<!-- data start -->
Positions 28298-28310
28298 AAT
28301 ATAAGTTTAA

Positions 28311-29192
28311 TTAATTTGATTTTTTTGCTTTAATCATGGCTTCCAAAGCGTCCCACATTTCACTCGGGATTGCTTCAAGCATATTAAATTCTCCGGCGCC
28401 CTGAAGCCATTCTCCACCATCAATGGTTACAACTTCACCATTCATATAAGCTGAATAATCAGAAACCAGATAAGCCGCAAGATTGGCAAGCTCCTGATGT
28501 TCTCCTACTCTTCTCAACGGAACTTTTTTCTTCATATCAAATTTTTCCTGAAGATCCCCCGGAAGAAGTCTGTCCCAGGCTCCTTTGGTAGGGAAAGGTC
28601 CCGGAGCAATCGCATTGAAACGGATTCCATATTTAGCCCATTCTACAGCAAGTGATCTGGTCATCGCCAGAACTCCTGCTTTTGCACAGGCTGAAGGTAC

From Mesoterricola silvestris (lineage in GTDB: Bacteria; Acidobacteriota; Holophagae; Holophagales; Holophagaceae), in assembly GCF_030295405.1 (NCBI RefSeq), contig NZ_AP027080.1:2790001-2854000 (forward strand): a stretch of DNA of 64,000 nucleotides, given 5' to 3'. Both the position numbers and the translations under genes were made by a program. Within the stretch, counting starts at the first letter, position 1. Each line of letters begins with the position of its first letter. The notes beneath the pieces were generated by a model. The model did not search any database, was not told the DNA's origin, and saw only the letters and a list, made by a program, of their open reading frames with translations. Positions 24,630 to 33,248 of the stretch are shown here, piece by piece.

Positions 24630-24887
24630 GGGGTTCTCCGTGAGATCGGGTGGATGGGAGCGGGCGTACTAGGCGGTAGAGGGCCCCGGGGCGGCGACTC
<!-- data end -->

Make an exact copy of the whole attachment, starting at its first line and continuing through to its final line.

Positions 28298-28310
28298 AAT
28301 ATAAGTTTAA

Positions 28311-29192
28311 TTAATTTGATTTTTTTGCTTTAATCATGGCTTCCAAAGCGTCCCACATTTCACTCGGGATTGCTTCAAGCATATTAAATTCTCCGGCGCC
28401 CTGAAGCCATTCTCCACCATCAATGGTTACAACTTCACCATTCATATAAGCTGAATAATCAGAAACCAGATAAGCCGCAAGATTGGCAAGCTCCTGATGT
28501 TCTCCTACTCTTCTCAACGGAACTTTTTTCTTCATATCAAATTTTTCCTGAAGATCCCCCGGAAGAAGTCTGTCCCAGGCTCCTTTGGTAGGGAAAGGTC
28601 CCGGAGCAATCGCATTGAAACGGATTCCATATTTAGCCCATTCTACAGCAAGTGATCTGGTCATCGCCAGAACTCCTGCTTTTGCACAGGCTGAAGGTAC

From Mesoterricola silvestris (lineage in GTDB: Bacteria; Acidobacteriota; Holophagae; Holophagales; Holophagaceae), in assembly GCF_030295405.1 (NCBI RefSeq), contig NZ_AP027080.1:2790001-2854000 (forward strand): a stretch of DNA of 64,000 nucleotides, given 5' to 3'. Both the position numbers and the translations under genes were made by a program. Within the stretch, counting starts at the first letter, position 1. Each line of letters begins with the position of its first letter. The notes beneath the pieces were generated by a model. The model did not search any database, was not told the DNA's origin, and saw only the letters and a list, made by a program, of their open reading frames with translations. Positions 24,630 to 33,248 of the stretch are shown here, piece by piece.

Positions 24630-24887
24630 GGGGTTCTCCGTGAGATCGGGTGGATGGGAGCGGGCGTACTAGGCGGTAGAGGGCCCCGGGGCGGCGACTC